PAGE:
Finally, after a few months of the monotony, I did what anyone else should have done in my position: I got a lawyer, a good one — one who eventually got me out on a “reconsideration” 74 days after my sentencing. I spent the remainder of my time on house arrest — a $17-a-day commodity that was worth every penny. Kind of.
Even if I had actually done my full sentence on the inside, I would have gotten out to spend roughly the same amount of money on probation, on classes, on breathalyzers, on Antabuse, on drug tests, on MADD panels, on court fines, on lawyer fees — on anything at all related to my case. I would have left and been thrown immediately onto papers.
When you leave jail, you’re often stuck in a predatory spiral that’s ostensibly put in motion for the sole purpose of abject failure. It’s how the system is designed, to keep you around.
Because if it isn’t the loss of a license that makes you late for a probation meeting, or the inability to find work to pay for classes, or the extremely low threshold of mandatory requirements in place by the state that can get someone popped to go back in, the lifestyle of being shunned by a society that’s so quick to judge will.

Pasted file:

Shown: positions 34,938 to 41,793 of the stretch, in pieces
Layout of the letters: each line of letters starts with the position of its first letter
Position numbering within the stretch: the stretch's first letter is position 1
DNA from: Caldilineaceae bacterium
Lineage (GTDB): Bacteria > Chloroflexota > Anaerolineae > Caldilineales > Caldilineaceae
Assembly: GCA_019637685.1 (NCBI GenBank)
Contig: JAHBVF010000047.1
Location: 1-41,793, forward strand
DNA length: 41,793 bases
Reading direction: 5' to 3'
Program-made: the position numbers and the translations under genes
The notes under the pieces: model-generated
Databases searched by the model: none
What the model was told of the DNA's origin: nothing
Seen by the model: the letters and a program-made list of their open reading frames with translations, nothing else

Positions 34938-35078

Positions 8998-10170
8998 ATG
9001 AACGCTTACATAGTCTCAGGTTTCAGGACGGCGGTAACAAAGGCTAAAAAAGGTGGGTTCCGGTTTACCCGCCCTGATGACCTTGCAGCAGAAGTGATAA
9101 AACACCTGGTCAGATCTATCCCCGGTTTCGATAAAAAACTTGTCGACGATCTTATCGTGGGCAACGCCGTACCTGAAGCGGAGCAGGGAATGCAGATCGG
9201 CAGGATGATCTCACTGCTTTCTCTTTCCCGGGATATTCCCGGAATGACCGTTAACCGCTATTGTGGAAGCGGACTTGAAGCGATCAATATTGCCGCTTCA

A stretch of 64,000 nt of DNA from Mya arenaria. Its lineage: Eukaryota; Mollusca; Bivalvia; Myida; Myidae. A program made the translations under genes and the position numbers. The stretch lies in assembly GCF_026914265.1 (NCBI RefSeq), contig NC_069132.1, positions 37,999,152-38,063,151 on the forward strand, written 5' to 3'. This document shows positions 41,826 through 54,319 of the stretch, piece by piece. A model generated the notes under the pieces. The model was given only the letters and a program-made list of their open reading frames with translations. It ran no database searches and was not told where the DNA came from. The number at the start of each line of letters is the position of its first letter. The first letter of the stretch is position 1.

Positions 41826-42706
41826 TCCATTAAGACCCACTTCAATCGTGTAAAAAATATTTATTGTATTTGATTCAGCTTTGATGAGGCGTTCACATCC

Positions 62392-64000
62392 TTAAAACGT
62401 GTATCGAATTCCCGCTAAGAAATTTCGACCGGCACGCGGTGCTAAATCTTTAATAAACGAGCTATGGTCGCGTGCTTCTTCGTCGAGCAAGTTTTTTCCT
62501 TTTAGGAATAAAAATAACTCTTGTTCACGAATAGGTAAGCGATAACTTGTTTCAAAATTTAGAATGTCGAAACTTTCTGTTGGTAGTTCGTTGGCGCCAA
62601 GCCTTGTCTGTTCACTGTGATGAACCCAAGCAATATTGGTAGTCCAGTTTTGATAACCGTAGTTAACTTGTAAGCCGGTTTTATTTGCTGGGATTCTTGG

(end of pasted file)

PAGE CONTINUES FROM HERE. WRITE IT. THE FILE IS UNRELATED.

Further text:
It’s a hard life to escape.
Luckily for me, I got my shit together and had help through the process to make the seemingly impossible, possible. I got pushed back by a few minor probationary violations on separate occasions, but nothing that was a point of contention for me to go back in. I’d like to think it was because I had good behavior, which I did, but it probably had a lot to do with my skin color, to be honest.
I was a dick. I understand this; and I only have myself to blame for getting into the position I was in. It isn’t alcohol’s fault, it isn’t the police’s fault, it isn’t the lawmakers’ fault or even the judge’s fault. I’m solely to blame for every mistake I’ve ever made. And I’m more than willing to suffer consequences of my actions. I’m lucky my actions didn’t elicit worse outcomes. But they suck, the consequences, they absolutely suck.
Even for the comparatively short amount of time I spent behind bars (in extreme contrast to most long-timers in worse situations than I), the event wrecked what could have been a productive time period in my life.
As a newly legal adult, I thought I understood the world and what came with it. I truly thought that my attitude would get me out of anything, but instead it got me into everything I wasn’t ready for.
Nobody is immune to the incoming force of a well thrown book.
It took me years to get through my probationary period. Classes, license revocation and weekly meetings got in the way of a lot. It took me even longer to get through the debilitating debt accrued from time spent away from the workforce. I was a pretty worthless citizen. I was not a catch for any woman in my immediate surroundings. That’s pretty obvious.
Deep holes require sturdy ladders. Stay out of the system, it isn’t worth any of it.